AT 1.30pm on the first Friday of every month a quiet hush descends of the City, as financiers, traders and analysts await US non farm payrolls data (NFP). This single piece of data, which measures the number of jobs created by the economy each month, is regarded as the most important economic indicator in the US.
Because financial markets across the world are focussed on this figure, NFP can be the cause of much turbulence in the markets. This can offer a good opportunity for spread betters.
While it’s not possible to trade on the NFP number itself, equity markets, US bond markets and the dollar can be a good proxy to get exposure to either strength or weakness in the number.
Data for February is released this Friday, and currently analysts expect the economy to have created 25,000 jobs.
Michael Hewson, markets analyst at CMC Markets, says that in the immediate aftermath of the jobs data the market can either move sharply higher or lower, depending on whether it has come in above or below expectations. It can be safer for spread betters to wait for the markets to settle down before placing a trade, and fully digest what the number means for the US economy.
The dollar can be particularly choppy around the release of payrolls data, says Manoj Ladwa, senior trader at ETX Capital: “Depending on what figure is expected, you tend to see the dollar move against other major currencies in the direction of the anticipated number before it is released.”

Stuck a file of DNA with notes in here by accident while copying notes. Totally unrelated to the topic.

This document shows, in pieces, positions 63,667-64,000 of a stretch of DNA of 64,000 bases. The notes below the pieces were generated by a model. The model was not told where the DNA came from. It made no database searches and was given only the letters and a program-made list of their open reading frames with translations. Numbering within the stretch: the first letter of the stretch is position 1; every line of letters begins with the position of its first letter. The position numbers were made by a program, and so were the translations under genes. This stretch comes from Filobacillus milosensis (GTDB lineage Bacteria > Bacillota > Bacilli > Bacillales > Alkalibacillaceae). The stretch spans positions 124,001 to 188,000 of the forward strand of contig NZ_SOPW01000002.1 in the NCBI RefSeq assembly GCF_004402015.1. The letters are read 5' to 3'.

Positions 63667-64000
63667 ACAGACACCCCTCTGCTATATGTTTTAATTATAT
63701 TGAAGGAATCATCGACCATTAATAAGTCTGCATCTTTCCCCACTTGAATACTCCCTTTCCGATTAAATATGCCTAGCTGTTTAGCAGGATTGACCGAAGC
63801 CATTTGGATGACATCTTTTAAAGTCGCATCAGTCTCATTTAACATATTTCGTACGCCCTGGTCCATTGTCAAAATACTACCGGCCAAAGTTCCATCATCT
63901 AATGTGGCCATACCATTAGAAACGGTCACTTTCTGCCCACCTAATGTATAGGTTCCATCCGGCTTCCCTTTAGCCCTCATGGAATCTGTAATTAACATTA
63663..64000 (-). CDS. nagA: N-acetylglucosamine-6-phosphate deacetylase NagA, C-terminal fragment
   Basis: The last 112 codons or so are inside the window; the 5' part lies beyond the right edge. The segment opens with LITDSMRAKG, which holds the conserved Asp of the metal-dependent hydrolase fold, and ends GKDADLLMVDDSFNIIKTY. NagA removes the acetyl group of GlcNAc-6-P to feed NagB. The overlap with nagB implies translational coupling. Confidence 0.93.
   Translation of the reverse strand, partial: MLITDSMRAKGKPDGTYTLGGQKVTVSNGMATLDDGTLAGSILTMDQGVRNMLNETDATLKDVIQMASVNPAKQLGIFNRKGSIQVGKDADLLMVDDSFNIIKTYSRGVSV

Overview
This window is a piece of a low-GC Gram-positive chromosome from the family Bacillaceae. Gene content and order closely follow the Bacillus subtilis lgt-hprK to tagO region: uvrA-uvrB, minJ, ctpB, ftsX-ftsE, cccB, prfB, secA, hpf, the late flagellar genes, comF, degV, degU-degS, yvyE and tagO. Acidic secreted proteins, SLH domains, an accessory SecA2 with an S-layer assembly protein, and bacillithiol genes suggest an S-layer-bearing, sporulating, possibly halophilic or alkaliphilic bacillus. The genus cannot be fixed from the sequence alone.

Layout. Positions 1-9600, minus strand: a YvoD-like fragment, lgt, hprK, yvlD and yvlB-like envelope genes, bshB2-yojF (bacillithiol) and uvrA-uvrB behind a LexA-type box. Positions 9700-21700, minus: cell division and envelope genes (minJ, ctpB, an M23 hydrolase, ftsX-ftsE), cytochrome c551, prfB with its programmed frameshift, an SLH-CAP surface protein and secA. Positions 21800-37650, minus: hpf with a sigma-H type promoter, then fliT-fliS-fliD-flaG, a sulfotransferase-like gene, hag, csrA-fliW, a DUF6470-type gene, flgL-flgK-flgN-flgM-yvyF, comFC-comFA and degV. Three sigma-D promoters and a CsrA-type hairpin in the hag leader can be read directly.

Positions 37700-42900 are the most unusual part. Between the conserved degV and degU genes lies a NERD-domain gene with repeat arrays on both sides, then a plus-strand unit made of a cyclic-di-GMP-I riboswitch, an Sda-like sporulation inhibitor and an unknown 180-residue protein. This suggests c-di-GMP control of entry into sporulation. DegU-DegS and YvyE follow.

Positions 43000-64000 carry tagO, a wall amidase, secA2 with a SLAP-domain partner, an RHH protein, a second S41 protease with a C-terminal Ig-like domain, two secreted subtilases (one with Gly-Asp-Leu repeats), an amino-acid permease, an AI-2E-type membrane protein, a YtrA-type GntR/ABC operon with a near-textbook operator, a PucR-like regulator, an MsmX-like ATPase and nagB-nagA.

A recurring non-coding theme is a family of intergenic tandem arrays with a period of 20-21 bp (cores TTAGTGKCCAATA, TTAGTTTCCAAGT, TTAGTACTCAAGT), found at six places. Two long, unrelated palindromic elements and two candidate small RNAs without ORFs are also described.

It’s wise to give yourself a wide stop loss if you trade this data, to ensure that bouts of volatility don’t catch you out.
Ladwa says that stocks and stock indices are also worth trading, but sometimes they can move in the opposite direction of what you would expect. Although the data might show that the economy created jobs, stock markets can actually fall. This is because stock markets are a discounting mechanism, notes Ladwa, and a strong economy that can create jobs indicates that interest rates might have to rise, which is bad news for equities.
CMC Markets’ Hewson says that expectations are high for the labour market to pick up after a spate of stronger economic data in recent weeks: “We’ve seen strong GDP figures for the fourth quarter of last year and strong business investment and yet the labour market data has continued to be disappointing.” There are signs that NFP could continue to disappoint last month. Initial jobless claims, which measure the number of people collecting unemployment benefits on a weekly basis, trended higher in the second half of February.
The Dow Jones Industrial Average has traded within a 300-point range in the last three weeks, due to the mixed signals coming from economic data, Hewson says. For example, fourth quarter GDP was strong, yet retail sales have been weak. Due to the cloudy economic outlook, if the NFP data is weak, then “markets could drift lower from here,” says Hewson.
Spread betters who want exposure to markets in the aftermath of NFP data should do so on a short-term basis. Although you could be in for a rocky ride, there are profits to be made.